What Makes Mossback Farm Beef Special?

val/ January 8, 2012/ Beef, Farm/

or, Why Our Beef Rocks

(Part One)
A customer recently asked us a very good question. She pointed out that she had found information about a farm selling “grass-fed” beef for a significantly lower price than us, and inquired about why there was such a difference in price.

Her questions prompted me to do a couple of things. One was to do an informal survey of beef in north-western Oregon (mainly coast range, and northern Willamette Valley) to compare prices, which is something I do periodically. Prices ranged from about $2/lb to about $4.80/lb (plus processing). The other thing I did was ponder (along with Rich) how to articulate what makes our beef, and specifically, our animal and land management practices, different from other farms.

What makes us different:

1) Intensive rotation (i.e Management Intensive Grazing) – not “free range” = improved grass/soil/ecosystem health

Many farms like to tout that their animals “roam free” on their pastures. I think they do this because of the idyllic picture it paints for people… happy cows, allowed to wander at their will. However, the reality of good management is that “free range” cattle creates many problems for the land, from soil compaction along paths, to damage to creeks and riparian areas if that cattle are not fenced out, to poor grass quality (and the need for off-farm inputs, i.e. fertilizers and/or herbicides).

When we bought our property in 2002, we witnessed the results of poor management first hand. The prior owner had more than 50 cattle on the property year around, and as a result, the land had a very poor complement of species, low fertility, high compaction, very poor water retention, and the creeks were degraded by gullies with no riparian cover.

We practice Management Intensive Rotational Grazing (MIRG), and ideas based on Holistic Management. We have 5 main fields with perimeter fencing (which we have worked long and hard to put in place!), and we subdivide these fields into many smaller fields with electric wire and water points. The steers are moved nearly every day in the peak growing seasons of spring and summer in order to take advantage of the huge pulse of growth that happens during that time of year.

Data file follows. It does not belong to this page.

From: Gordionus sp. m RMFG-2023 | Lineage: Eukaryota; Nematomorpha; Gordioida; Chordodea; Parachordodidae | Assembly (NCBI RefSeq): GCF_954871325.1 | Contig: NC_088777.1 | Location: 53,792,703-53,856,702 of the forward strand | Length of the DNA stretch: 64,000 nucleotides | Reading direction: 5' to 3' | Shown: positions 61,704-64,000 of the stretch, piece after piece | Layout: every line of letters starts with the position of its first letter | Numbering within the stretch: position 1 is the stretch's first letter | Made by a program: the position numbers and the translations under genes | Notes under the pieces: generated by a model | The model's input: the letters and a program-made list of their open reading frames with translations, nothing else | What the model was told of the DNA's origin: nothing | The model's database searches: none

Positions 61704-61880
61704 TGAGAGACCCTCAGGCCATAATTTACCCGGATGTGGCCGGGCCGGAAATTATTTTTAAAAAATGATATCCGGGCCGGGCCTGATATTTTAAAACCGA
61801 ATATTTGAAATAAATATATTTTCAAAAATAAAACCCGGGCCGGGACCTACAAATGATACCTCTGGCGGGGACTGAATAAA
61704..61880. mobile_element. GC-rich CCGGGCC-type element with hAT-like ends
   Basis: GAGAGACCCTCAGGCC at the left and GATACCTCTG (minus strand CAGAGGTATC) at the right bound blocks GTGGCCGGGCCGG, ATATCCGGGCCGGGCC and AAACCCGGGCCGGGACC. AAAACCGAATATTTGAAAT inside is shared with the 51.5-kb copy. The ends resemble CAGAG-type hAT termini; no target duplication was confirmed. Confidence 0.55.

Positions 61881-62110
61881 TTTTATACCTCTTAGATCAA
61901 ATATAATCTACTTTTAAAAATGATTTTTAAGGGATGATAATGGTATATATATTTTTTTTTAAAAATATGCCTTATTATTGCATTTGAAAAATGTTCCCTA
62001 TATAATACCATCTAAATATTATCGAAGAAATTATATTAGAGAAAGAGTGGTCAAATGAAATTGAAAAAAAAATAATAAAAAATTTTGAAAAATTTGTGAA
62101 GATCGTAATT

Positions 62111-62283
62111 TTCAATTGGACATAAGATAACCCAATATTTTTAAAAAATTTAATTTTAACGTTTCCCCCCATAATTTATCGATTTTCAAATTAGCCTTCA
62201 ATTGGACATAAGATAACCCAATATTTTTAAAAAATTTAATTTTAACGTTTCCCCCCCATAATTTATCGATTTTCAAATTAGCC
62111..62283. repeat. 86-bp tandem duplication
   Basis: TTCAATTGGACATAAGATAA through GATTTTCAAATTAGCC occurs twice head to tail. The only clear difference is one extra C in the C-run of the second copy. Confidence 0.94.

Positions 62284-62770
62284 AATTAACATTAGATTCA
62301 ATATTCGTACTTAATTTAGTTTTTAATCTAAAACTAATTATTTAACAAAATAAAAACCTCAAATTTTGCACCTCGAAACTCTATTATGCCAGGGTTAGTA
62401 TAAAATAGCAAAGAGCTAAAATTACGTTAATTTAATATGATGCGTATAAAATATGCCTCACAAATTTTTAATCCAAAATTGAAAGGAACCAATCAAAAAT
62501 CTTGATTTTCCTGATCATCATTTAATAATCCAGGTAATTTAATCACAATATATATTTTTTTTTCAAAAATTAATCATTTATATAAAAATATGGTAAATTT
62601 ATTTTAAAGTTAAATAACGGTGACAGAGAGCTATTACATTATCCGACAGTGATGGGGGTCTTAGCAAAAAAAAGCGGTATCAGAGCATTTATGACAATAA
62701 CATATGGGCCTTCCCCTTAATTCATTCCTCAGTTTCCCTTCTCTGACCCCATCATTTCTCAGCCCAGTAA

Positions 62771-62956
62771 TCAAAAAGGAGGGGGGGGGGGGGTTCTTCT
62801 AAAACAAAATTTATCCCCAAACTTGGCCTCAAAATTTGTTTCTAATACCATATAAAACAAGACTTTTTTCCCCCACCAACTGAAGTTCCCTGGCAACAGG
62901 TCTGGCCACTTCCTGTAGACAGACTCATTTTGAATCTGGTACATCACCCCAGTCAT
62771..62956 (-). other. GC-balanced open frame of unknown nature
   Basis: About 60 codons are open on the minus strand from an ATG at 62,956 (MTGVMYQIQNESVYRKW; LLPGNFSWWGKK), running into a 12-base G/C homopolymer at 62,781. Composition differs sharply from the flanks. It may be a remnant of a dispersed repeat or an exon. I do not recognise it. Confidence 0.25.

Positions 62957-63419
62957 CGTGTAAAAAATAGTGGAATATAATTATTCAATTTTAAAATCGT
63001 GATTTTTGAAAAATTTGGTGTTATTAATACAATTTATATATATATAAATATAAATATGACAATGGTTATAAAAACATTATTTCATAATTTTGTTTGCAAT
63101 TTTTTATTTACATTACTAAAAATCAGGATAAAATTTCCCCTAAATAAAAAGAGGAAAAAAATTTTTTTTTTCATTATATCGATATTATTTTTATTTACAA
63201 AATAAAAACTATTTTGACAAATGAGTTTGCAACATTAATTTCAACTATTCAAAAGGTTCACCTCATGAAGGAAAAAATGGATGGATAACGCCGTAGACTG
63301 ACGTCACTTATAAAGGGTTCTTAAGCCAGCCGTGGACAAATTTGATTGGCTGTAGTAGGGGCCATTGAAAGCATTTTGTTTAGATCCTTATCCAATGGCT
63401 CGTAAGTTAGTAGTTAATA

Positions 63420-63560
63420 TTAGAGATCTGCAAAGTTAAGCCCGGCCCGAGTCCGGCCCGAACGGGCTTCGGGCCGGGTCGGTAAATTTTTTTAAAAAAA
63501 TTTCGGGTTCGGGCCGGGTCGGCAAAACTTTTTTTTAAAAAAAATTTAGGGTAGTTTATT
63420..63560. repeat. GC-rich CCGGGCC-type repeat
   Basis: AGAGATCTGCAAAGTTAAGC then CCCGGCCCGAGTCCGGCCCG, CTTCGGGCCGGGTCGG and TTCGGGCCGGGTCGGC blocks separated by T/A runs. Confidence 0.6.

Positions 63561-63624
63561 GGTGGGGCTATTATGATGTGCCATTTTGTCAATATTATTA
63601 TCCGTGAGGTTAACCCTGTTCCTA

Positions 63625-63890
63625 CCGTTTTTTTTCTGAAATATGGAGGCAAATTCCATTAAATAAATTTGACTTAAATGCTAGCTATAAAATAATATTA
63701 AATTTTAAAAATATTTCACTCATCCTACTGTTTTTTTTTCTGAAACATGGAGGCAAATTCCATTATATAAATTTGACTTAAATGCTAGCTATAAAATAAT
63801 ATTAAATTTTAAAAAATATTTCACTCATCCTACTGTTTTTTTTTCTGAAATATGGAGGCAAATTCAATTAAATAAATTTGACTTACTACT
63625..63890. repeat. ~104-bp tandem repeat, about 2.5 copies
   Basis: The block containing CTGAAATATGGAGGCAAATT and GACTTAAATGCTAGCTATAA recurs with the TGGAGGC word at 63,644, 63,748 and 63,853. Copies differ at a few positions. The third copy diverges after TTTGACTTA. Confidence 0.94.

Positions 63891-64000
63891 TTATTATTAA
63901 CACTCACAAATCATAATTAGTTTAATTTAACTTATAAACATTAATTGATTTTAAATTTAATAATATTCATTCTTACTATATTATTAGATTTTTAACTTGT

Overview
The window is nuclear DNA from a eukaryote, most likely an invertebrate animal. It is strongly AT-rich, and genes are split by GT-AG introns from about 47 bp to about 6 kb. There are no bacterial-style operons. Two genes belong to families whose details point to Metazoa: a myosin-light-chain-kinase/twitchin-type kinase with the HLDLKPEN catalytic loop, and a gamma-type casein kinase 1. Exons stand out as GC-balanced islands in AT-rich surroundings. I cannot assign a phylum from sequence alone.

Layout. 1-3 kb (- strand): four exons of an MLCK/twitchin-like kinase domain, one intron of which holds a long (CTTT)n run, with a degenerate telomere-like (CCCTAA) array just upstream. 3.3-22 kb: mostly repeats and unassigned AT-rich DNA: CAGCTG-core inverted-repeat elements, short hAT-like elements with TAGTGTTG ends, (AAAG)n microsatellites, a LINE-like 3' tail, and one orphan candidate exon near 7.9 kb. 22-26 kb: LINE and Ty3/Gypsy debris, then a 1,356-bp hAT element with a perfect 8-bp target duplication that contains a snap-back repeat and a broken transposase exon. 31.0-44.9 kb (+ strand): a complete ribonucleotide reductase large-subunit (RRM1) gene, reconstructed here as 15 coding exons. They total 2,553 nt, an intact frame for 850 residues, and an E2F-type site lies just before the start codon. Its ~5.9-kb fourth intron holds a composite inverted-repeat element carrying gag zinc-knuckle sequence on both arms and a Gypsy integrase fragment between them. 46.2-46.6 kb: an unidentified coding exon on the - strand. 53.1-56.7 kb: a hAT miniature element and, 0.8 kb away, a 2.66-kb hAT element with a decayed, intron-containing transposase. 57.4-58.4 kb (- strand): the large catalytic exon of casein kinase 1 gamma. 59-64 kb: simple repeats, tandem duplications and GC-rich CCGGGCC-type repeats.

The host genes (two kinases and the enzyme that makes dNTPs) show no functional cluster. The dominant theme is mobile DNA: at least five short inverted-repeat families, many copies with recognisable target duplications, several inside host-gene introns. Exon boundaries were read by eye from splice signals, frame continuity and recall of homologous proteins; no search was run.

Imagine you make a big feast, with a lot of ingredients. The first time you sit down to the meal, you eat some of everything, and especially the good parts. The 2nd day, you need to eat again, and there’s a good spread still in front of you. You probably have some of most of it, but maybe pick around some of the wilted lettuce or less appetizing ingredients. The third day you have it, you probably are very selective about what you eat from it, leaving behind all the parts you don’t really like. As the days go by, the good stuff is mostly gone, leaving the unappetizing-to-downright unpleasant bits to be eaten. You’re not eating as much each time, and it’s generally not as fresh and nutritious as day 1.

Steers do this as well, if left on the same pastures every day. The result is usually that they will eat the grasses they like best, and avoid the ones they don’t like. They will eat the “good” grasses down to the point where regrowth may take a long time. And by making the beneficial, high-nutrition species so short, the species they don’t like have better access to sunshine and are allowed to prosper. The farm then is left with a pasture of less appetizing species, that will probably need to be eradicated through re-seeding, herbicide application, fertilization, etc.

Our approach means that the steers get a fresh feast every day in the growing season. They can eat as much as they want, stopping only when they’re full.. The next day, they are moved to a new paddock and have a brand new feast. This allows the “good” grasses to be eaten down to the point at which regrowth is stimulated, and for the less desired species to not usually have the chance to out-compete the good grasses. In this situation, even the less desirable species get nibbled on as part of the feast, and don’t become a problem.

(Next post will discuss why our steers never receive grain, and also the issue of scale.)

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